In some states, intoxication becomes a factor when determining degrees of homicides, though, so it is possible that a second degree murder charge could be reduced on the basis of the defendants intoxication at the time of the slaying. This cuts both ways, however, and the defendants intoxication may also constitute an aggravating factor in the killing.
Involuntary intoxication will relieve a defendant of responsibility for a killing in most instances. The difficulty lies in proving that intoxication was involuntary. If the defendant engaged in any voluntary intoxication, then the entire intoxication was voluntary.
Many people try to claim that alcoholism or drug addiction rendered their intoxication involuntary since they could not help but follow the compulsion to drink or do drugs. This argument is almost never successful.
If a person suffers from a mental defect as a result of their drug or alcohol addiction, however, they may be able to use the insanity defense discussed above.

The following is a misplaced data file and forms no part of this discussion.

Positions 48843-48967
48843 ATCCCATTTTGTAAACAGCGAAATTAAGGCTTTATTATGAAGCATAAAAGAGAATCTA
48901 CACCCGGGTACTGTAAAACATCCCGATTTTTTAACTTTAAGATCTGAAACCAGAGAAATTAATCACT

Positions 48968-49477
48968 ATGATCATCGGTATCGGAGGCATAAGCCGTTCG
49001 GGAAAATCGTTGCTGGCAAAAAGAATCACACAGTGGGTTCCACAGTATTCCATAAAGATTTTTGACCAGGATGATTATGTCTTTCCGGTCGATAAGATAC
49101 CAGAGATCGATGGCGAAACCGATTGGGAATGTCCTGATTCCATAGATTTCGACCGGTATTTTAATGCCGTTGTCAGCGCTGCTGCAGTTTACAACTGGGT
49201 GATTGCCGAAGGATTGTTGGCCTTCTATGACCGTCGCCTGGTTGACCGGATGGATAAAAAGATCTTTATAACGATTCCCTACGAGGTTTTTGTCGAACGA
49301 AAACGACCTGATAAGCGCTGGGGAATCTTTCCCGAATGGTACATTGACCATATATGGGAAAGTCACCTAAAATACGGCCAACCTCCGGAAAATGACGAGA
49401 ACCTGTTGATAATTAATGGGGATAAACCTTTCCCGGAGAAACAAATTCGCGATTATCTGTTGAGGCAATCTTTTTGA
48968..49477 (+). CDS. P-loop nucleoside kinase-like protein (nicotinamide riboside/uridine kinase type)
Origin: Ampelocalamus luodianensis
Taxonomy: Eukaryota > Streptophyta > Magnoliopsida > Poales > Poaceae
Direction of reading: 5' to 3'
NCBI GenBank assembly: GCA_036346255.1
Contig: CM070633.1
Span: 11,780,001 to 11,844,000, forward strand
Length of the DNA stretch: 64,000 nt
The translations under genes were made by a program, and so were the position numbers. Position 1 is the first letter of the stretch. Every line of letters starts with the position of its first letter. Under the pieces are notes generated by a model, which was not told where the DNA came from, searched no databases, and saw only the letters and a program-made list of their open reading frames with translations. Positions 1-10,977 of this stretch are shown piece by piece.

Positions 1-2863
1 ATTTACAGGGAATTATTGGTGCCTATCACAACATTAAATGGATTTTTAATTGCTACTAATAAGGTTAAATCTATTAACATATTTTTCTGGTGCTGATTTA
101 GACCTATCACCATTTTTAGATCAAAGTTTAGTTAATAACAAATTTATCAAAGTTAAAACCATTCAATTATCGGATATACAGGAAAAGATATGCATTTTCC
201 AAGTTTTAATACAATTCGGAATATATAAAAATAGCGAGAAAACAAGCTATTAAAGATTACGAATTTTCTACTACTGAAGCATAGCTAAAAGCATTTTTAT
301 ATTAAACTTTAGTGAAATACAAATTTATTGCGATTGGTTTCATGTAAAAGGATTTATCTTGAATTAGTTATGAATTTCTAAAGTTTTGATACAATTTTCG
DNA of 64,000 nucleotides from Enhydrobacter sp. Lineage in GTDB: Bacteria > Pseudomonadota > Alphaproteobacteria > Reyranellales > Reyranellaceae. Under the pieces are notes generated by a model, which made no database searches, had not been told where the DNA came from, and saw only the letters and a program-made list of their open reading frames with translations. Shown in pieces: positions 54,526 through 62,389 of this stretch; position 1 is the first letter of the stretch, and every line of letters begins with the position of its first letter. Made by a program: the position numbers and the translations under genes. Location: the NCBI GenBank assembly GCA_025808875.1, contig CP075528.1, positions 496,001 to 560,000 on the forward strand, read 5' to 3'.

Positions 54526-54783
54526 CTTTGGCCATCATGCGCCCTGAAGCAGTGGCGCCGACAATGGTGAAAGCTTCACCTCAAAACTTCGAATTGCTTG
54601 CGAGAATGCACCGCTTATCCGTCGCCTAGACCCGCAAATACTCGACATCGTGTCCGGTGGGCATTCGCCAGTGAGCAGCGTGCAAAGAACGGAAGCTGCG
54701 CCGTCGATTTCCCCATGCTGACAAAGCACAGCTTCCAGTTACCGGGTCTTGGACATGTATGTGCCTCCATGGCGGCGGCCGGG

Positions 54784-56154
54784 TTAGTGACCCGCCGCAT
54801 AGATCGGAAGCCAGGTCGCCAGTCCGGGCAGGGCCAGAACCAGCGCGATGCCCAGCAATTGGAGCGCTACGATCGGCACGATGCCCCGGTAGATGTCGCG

After a jury has found a defendant guilty of second degree murder, the case moves on to the sentencing phase. During this phase, the defendant will learn what penalties the state or federal government will impose for their crime.
There are several factors that determine what sentence a person convicted of second degree murder will receive. First, there is the actual language of the law that sets the penalty. Second, there is a range of aggravating and mitigating factors that courts can consider when deciding on a sentence. All of these things taken together will determine what punishment a defendant receives.The Letter of the Law